We can’t know right now whether this structure will enable the design of new drugs, but the Foldit players were the key to giving us a better chance of using it for this purpose. What may be even more exciting is the possibility that Foldit could be used in other structural studies to come up with improved starting models for molecular replacement. As with any method of predicting protein structures, however, the gold standard is CASP, so the Foldit teams participated in CASP9.


The Critical Assessment of protein Structure Prediction is a long-running biennial test of computer algorithms to calculate a protein’s structure from its sequence. This experiment in prediction has a fairly simple setup.

1) Structural biologists give unpublished structures to the CASP organizers.

2) The sequences belonging to these structures are given to computational biologists.

3) After a set period, the computational predictions are compared to the known structural results.

The Baker group generated starting structures using ROSETTA, then handed the five lowest-energy results off to the Foldit players. For proteins that had known homologues, the results were disappointing. Foldit players did well, but they overused Foldit’s ROSETTA-based minimization routine, which tended to distort conserved loops.

An energy landscape showing an incorrect move towards a false minimum and a correct, more difficult move towards a true minimum.The nature of this problem became even more clear when the Baker group handed the Foldit players ROSETTA results for proteins that had no known homologues. In that case they noticed that players were using the minimization routine to “tunnel” to nearby, incorrect minima. You can get a feel for what that means by looking at the figure to the left.

In this energy landscape diagram, the blue line represents every possible structure of a pretend protein laid out in a line, with similar structures near each other and the higher-energy (worse) structures placed higher on the Y axis. From a relatively high-energy initial structure, Foldit players tended to use minimization to draw it ever-downward towards the nearest minimum-energy structure (red arrow). Overuse of the computer algorithm discouraged them from pulling the structure past a disfavored state that would then start to collapse towards the true, global minimum energy (green arrow).

The Foldit players still had some successes — for instance, they were able to recognize one structure ROSETTA didn’t like very much as a near-native structure. The Void Crushers team successfully optimized this structure, producing the best score for that particular target, and one of the highest scores of the CASP test. If the initial ROSETTA structures had too low of a starting energy, though, the players wouldn’t perturb them enough to get over humps in the landscape.

Thus, Baker’s group tried a new strategy. Taking the parts of one structure that they knew (from the CASP organizers) had a correct structure, they aligned the sequence with those parts and then took a hammer to the rest, pushing loops and structural elements out of alignment. This encouraged the players to be more daring in their remodeling of regions where the predictions had been poor, while preserving the good features of the structure. Again, the Void Crushers won special mention, producing the best-scoring structure of target TR624 in the whole competition.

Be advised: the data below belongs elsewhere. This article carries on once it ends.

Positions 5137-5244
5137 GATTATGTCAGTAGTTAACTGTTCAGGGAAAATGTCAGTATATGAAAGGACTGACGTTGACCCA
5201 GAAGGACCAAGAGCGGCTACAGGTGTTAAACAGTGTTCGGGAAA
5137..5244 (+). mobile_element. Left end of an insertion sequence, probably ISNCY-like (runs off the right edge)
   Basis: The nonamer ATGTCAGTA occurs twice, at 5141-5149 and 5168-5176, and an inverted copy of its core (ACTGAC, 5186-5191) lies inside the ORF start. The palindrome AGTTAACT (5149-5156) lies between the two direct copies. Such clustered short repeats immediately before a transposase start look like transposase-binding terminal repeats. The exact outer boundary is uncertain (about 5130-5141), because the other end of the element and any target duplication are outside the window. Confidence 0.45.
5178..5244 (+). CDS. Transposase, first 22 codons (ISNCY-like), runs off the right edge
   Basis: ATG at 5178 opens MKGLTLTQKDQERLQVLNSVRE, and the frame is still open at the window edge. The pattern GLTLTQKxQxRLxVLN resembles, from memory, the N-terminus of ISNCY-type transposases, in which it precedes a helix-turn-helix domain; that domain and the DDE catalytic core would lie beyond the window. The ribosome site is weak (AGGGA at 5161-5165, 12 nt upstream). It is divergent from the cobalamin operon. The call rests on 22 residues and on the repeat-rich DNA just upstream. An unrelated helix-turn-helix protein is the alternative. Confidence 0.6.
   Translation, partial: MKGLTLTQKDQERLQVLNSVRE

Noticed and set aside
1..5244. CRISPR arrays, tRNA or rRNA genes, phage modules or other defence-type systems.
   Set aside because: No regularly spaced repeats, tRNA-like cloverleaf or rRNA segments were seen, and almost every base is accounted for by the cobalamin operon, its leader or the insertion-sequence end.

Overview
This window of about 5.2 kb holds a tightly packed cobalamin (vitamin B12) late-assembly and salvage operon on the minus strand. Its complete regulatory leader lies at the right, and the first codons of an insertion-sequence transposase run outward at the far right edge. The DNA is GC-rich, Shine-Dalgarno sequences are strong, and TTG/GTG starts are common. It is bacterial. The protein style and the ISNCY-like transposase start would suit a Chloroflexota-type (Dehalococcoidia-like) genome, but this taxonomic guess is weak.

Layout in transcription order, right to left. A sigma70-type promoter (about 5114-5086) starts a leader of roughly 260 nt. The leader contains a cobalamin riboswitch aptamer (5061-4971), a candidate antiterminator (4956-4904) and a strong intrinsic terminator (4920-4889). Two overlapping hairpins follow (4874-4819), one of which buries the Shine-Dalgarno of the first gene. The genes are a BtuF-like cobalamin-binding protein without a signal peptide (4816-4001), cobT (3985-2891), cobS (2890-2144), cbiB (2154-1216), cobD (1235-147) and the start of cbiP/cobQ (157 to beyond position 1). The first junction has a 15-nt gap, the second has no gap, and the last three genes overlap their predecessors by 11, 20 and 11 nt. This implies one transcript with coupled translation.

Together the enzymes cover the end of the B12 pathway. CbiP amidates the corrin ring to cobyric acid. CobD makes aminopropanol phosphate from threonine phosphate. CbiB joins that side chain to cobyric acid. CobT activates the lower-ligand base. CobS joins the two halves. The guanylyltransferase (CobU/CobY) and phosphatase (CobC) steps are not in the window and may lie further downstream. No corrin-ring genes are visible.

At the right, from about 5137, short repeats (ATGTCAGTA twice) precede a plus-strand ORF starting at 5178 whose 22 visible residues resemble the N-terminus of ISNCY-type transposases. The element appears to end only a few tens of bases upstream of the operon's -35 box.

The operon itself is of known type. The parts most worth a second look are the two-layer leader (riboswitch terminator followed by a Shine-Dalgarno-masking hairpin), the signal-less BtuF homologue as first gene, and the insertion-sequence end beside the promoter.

Man over machine?

Does this prove that gamers know more about folding proteins than computers do? Some of them might, but Foldit doesn’t really use human expertise. Rather, the game uses human intelligence to identify when the ROSETTA program has gone down the wrong path and figure out how to push it over the hump. When the human intelligences aren’t daring enough, or trust the system too much, as in the case of the CASP results, Foldit doesn’t do any better than completely automated structural methods. When the human players are encouraged to challenge the computational results, however, the results can be striking. As Baker’s group are clearly aware, further development of the program needs to be oriented towards encouraging players to go further afield from the initial ROSETTA predictions. This will likely mean many more failed attempts by players, but also more significant successes like these.

Disclaimer: I am currently collaborating with David Baker’s group on a research project involving ROSETTA (but not Foldit).

1) Khatib, F., DiMaio, F., Cooper, S., Kazmierczyk, M., Gilski, M., Krzywda, S., Zabranska, H., Pichova, I., Thompson, J., Popović, Z., Jaskolski, M., & Baker, D. (2011). Crystal structure of a monomeric retroviral protease solved by protein folding game players. Nature Structural & Molecular Biology DOI: 10.1038/nsmb.2119

Mar 232010
ResearchBlogging.orgA protein has several different levels of structure. The primary structure is the arrangements of atoms and bonds, and it is formed in the ribosome by the assembly of amino acids as directed by an RNA template. The secondary structure is the local topology, the helices and strands, and this forms mostly because of the release of energy through the formation of hydrogen bonds. The tertiary structure is the actual fold of the protein, the way helices, strands, and loops are arranged in space. The fold forms primarily because of the favorable entropy of burying the protein’s hydrophobic groups where water cannot access them, analogous to the formation of an oil droplet in water. This suggests that, in addition to the well-known phenomenon of proteins denaturing, or losing their higher-order structure, under conditions of high heat, proteins might also denature when they get too cold.

As you might remember from your chemistry classes, the change in free energy due to a reaction under conditions of constant pressure is given by:
ΔG = ΔH – T ΔS